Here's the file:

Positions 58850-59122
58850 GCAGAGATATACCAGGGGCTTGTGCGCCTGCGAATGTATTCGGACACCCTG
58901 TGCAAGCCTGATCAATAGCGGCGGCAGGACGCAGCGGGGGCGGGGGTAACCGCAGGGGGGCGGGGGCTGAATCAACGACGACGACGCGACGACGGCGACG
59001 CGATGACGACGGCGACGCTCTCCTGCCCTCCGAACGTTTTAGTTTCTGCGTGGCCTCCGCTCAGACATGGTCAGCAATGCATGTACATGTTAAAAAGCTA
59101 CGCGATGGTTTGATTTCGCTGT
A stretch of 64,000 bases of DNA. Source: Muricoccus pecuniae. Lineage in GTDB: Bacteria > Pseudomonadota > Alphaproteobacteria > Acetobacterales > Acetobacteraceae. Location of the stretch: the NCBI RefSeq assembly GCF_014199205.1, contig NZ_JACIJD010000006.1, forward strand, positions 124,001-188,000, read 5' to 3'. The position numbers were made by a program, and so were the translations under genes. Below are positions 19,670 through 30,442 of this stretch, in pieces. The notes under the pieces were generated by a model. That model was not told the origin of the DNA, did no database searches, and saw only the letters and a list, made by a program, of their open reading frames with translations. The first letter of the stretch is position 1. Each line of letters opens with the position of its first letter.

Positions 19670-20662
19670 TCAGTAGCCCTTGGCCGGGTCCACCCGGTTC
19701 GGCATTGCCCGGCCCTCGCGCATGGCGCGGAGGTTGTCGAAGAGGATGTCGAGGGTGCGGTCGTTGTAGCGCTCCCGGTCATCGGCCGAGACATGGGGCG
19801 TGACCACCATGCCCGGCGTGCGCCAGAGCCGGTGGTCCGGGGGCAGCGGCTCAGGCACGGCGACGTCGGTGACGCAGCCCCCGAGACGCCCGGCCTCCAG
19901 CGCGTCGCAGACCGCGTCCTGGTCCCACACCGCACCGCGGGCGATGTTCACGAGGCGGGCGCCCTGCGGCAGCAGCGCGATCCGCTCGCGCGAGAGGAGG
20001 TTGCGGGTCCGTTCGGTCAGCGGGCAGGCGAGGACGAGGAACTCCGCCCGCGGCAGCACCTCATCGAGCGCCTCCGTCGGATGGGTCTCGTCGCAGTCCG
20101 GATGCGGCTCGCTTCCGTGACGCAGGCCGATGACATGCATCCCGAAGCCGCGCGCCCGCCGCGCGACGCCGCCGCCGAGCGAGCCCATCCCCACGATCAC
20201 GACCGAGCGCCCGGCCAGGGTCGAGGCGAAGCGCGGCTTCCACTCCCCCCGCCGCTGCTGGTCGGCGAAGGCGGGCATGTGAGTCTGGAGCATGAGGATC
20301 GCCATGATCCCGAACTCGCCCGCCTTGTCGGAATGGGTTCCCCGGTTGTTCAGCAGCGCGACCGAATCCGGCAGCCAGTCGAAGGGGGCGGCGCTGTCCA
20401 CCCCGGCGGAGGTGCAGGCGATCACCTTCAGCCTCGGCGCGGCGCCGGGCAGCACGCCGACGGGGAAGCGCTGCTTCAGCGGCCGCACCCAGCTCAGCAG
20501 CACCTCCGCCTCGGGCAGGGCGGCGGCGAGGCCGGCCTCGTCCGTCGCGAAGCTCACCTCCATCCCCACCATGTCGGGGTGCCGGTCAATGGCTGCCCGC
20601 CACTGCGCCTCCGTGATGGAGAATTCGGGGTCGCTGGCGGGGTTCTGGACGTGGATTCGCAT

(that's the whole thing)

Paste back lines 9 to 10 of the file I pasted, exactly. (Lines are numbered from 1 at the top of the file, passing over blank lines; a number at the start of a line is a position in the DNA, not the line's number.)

19701 GGCATTGCCCGGCCCTCGCGCATGGCGCGGAGGTTGTCGAAGAGGATGTCGAGGGTGCGGTCGTTGTAGCGCTCCCGGTCATCGGCCGAGACATGGGGCG
19801 TGACCACCATGCCCGGCGTGCGCCAGAGCCGGTGGTCCGGGGGCAGCGGCTCAGGCACGGCGACGTCGGTGACGCAGCCCCCGAGACGCCCGGCCTCCAG